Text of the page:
Fitness

Why It Is Actually Okay To Hate Working Out

We put a lot of emphasis on being fit, but what if you’re not into the gym and would rather spend your time doing other things? It’s okay to hate working out.

Admit it: you hate the gym. You can’t stand working out with other people watching, you don’t like breaking a sweat and you never know what you’re doing. You wish there was a way to stay fit and active without having to resort to a pricey gym membership.

It’s totally fine if the gym isn’t your favorite place in the world. In fact, it’s more than fine. You can live a great and healthy life when you’d rather do anything other than exercise. Here’s why it’s actually okay to hate working out.

1. You haven’t found the right workout

Attractive blond woman exhausted

Barre. Crossfit. Yoga. Running. Pilates.

There are more workout options than ever these days, and it can be pretty overwhelming choosing one. How do you know which one’s right for you? What if you shell out for a membership at a yoga studio and then find that you hate it? It’s easy to feel like you’re doing something wrong when your BFF has found her fitness love and you’re still confused.

If you haven’t found the right workout for you, then, of course, you’ll hate working out. Anyone would. Spend some time trying different classes and don’t stress about it. You can try Class Pass and you won’t have to empty your entire bank account. Eventually, you’ll find your perfect fit. It just might not happen overnight.

2. Walking counts

Studies show that walking is actually an amazing form of exercise, which should be music to your exercise-hating ears. Experts generally agree that walking for half an hour every day will do the most good health-wise. You’ll be fit, and as an added bonus, you won’t suffer from insomnia.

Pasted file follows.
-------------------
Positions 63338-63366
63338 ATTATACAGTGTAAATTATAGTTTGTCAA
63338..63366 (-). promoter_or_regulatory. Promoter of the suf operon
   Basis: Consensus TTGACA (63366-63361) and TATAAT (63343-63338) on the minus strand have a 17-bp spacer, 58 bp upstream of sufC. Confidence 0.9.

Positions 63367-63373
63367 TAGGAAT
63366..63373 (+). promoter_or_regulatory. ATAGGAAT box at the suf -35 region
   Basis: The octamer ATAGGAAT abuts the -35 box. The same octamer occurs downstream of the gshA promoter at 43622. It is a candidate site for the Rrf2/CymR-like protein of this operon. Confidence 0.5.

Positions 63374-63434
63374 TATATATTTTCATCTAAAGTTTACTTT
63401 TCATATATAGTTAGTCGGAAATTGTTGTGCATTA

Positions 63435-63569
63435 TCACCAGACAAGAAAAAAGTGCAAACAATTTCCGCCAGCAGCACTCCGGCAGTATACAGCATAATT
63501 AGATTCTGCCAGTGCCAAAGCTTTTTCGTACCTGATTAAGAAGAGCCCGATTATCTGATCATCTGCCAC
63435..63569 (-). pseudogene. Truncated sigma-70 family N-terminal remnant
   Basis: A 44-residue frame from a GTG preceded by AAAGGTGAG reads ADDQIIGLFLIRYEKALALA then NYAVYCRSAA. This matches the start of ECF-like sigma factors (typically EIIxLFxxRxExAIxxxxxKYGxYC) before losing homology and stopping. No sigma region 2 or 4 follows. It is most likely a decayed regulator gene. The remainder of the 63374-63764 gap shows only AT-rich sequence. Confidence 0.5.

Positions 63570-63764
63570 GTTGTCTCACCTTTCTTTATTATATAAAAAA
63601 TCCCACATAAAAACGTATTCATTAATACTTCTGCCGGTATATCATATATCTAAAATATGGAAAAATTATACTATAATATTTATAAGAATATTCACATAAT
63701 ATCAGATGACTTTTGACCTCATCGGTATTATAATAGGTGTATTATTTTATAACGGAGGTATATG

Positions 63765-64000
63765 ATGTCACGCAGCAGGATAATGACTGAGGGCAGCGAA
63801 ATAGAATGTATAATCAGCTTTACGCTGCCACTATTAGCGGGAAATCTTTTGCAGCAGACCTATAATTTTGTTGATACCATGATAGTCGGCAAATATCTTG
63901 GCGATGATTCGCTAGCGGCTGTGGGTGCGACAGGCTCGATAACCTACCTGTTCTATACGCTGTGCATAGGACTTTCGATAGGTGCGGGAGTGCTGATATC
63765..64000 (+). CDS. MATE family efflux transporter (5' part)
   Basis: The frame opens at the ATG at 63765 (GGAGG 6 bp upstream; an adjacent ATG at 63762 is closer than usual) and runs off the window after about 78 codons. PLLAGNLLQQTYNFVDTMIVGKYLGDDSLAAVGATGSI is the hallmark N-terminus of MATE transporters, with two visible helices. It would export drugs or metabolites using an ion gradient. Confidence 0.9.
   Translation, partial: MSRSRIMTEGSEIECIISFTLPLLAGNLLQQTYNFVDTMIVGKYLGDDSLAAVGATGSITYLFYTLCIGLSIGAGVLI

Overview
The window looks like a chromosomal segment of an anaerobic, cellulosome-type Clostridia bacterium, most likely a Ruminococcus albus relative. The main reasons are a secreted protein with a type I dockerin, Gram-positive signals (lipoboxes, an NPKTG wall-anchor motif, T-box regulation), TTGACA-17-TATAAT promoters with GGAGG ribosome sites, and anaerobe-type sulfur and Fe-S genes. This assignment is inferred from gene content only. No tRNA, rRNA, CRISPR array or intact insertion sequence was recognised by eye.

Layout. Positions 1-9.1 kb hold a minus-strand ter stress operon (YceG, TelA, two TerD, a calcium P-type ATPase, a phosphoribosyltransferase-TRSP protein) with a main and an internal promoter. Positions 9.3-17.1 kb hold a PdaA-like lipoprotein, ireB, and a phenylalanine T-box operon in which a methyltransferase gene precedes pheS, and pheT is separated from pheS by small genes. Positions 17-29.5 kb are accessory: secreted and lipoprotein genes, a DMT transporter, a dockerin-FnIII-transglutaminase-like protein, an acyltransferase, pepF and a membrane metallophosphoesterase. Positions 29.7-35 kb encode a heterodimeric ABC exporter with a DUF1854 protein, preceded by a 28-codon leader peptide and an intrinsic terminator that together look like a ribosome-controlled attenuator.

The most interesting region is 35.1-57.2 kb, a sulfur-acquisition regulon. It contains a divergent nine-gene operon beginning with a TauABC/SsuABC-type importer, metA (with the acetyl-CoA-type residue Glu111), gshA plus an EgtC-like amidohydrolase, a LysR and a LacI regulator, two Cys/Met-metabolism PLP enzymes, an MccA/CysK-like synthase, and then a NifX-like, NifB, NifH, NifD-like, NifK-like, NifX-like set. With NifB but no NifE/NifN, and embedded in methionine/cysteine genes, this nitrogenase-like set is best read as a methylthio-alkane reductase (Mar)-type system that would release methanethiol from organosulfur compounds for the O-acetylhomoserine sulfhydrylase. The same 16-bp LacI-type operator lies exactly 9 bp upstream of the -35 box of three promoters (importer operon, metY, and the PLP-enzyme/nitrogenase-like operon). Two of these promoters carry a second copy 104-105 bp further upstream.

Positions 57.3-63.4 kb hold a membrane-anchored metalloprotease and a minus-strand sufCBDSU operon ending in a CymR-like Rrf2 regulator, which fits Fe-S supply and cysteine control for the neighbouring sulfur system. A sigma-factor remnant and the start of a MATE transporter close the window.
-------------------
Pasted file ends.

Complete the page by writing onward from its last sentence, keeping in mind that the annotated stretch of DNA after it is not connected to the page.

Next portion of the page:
The best way to get some steps in? Walk to and from work. Walk at lunch. Go for an after-dinner stroll around your neighborhood. You can even get up an hour earlier and go for a nice walk before your a.m. commute.

3. Rest is important

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We’re starting to see a shift in our modern society. While we used to say that hustle was literally everything and sleep was for the dead, we’re starting to realize that rest and relaxation are equally great.

If you would rather chill out with a good book or juicy TV show on a weeknight than catch a tough barre class, who’s to say that’s the wrong choice for you? Do what feels right. Life and work can be pretty overwhelming sometimes, and it’s not great if the idea of heading to the barre makes you want to burst into tears because you’re so tired.

4. You won’t benefit if you hate it

If you head to yoga, but put absolutely zero effort into the class, you may as well have stayed home.

You can’t exercise without effort. You need to focus on your muscle groups and really be present in the moment. So, if you hate a certain kind of workout, you shouldn’t do it. You’d just be going through the motions, and you won’t reap the benefits.